Hurt raised $114,000 in the first quarter and was ahead of only minor candidates Natisha Brooks, Fran Bush, Stephanie Johnson and Bernie Cox in cash on hand, putting an immediate damper on her possibilities. Her strategy had to be based on shoe leather and personality.
The two state senators represented completely different approaches to the race. With higher recognition than anyone else in the field, Campbell and Yarbro had a built-in advantage. A poll for a charter advocacy group introduced the first jolt to the campaign. It showed Campbell leading the race with almost 22 percent of the vote and Yarbro close behind with 17 percent. Early polls generally are tests of name ID, and Campbell’s recent congressional run let her outpace the field easily. Fundraising, though, was going to be a challenge, and neither could afford the full campaigns that Gingrich and Wiltshire were running.
Yarbro moved $141,000 over from his state Senate account and loaned himself another $50,000. He was banking that he could ride his high favorables until July so he could raise money, build a lean organization and then unleash an ad blitz that would push him over the top. Campbell’s team chose a ground path and hired a big staff to run a field operation that let them build on Davidson County residents who had voted for her twice in the past three years. She wouldn’t have the money to stay on air, but if she turned out her people to the polls, the TV wouldn’t matter.
Gingrich’s team was riding high on the strength of an internal poll in May that showed the retired executive slowly rising. The ads that saturated every local newscast and streaming device were starting to make a difference. It was proof of concept: If Gingrich could continue a slow, steady rise, he would be well positioned by August to have a shot at the runoff. In addition to the commercials, Gingrich had added a large staff of field personnel that knocked on thousands of doors and got positive feedback from both Republicans and Democrats.
An early July poll, though, knocked Gingrich back to earth and upended the entire race.
District 35 CM Dave Rosenberg was impatient. One of O’Connell’s main backers on the Metro Council, his day job is running the political consulting firm Harpeth Strategies. He decided to run a poll July 5-6 himself to see if all of O’Connell’s field work was paying off. The survey itself was not perfect. Parts of it matched the demographic profile of Davidson County, but not perfectly. It went heavy on college-educated voters. But parts of it did match up enough to be useful enough to show direction. And what it showed was that O’Connell had slingshot into the lead:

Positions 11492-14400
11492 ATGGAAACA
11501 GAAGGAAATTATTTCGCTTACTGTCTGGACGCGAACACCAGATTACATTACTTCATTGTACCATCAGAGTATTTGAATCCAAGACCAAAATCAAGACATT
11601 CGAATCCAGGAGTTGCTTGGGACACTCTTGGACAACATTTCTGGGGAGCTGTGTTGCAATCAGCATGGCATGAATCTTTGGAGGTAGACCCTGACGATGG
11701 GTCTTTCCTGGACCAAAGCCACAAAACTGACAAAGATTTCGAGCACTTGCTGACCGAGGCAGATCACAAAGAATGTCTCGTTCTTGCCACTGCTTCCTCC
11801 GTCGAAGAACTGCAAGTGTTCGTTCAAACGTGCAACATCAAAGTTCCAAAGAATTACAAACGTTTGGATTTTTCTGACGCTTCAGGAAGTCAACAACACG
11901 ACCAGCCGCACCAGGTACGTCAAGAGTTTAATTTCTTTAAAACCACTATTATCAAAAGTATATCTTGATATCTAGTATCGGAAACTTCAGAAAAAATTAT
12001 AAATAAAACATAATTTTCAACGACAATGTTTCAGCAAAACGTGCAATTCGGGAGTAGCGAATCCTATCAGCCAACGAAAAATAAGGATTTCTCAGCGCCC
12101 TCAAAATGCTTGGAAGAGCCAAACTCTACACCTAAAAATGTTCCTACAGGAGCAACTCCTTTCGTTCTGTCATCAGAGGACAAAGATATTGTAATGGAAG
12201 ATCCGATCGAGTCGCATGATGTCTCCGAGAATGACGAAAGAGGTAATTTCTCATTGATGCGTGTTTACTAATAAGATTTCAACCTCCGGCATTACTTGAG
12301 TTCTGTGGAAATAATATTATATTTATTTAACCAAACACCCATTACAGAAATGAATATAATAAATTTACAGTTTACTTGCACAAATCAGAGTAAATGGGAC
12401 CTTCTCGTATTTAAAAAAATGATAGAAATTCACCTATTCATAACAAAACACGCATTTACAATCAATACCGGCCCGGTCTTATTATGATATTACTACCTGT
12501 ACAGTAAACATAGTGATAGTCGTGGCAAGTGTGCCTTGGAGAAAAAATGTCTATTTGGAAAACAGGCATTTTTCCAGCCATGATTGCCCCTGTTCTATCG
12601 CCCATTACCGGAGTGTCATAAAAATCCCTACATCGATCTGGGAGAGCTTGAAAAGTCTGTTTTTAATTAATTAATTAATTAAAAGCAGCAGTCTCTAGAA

- O’Connell: 20 percent
- Wiltshire: 15
- Rolli: 13
- Campbell: 7
- Yarbro: 6
- Gingrich: 4
- Hurt: 3
- Wilhoite: 3
As the poll began getting passed around the campaigns, NewsChannel 5 got a copy and ran a story about it. In some campaigns, the poll smelled like a plant. Yarbro’s campaign staff was sure O’Connell was trying to cement a narrative right as their first ad, a piece on gun safety, had begun running. O’Connell, meanwhile, had hit the airwaves with a spot pitting him against “billionaires and bachelorettes.”
Gingrich, who had been hoping for a continued rise, had to know if the numbers were true. His pollster came back 10 days after the Music City Research poll landed with substantially the same results: O’Connell was in first with 18 percent and he was sitting at 5 percent. His early rise had stalled with $2 million sunk into the effort. Early voting began three days before on July 14. Should he stay in? Should he get out? He pulled the plug, angering some voters who had already cast their ballots. Ultimately, he reasoned, it was more honest for him to get out than to stop spending money and coast into Aug. 3.
The Rosenberg poll kicked off a furious round of surveys with five different polls coming back in eight days between July 13 and 21. Whatever the deficiencies the Music City Research poll might have had, it had uncovered the same trend everyone else did: O’Connell was leading the pack, Wiltshire and Rolli were duking it out for the second spot, Yarbro was alive, Campbell was stuck in single digits and Hurt and Wilhoite were afterthoughts.
|Music City Research||7/13 Poll||7/17 Poll||7/20 Poll||7/20 Poll||7/21 Poll||7/25 Poll|
Yarbro’s closing ad, titled “Naysayers,” is the last image many Nashville voters had of the senator before entering a voting booth. In some ways, it was the ideal version of him: A propulsive beat and inspiring words were wrapped around images of a man of action. Television commercials, when they work, are about leaving a positive impression. But local races are rarely about just TV and are mostly won on the ground, door to door, one voter at a time.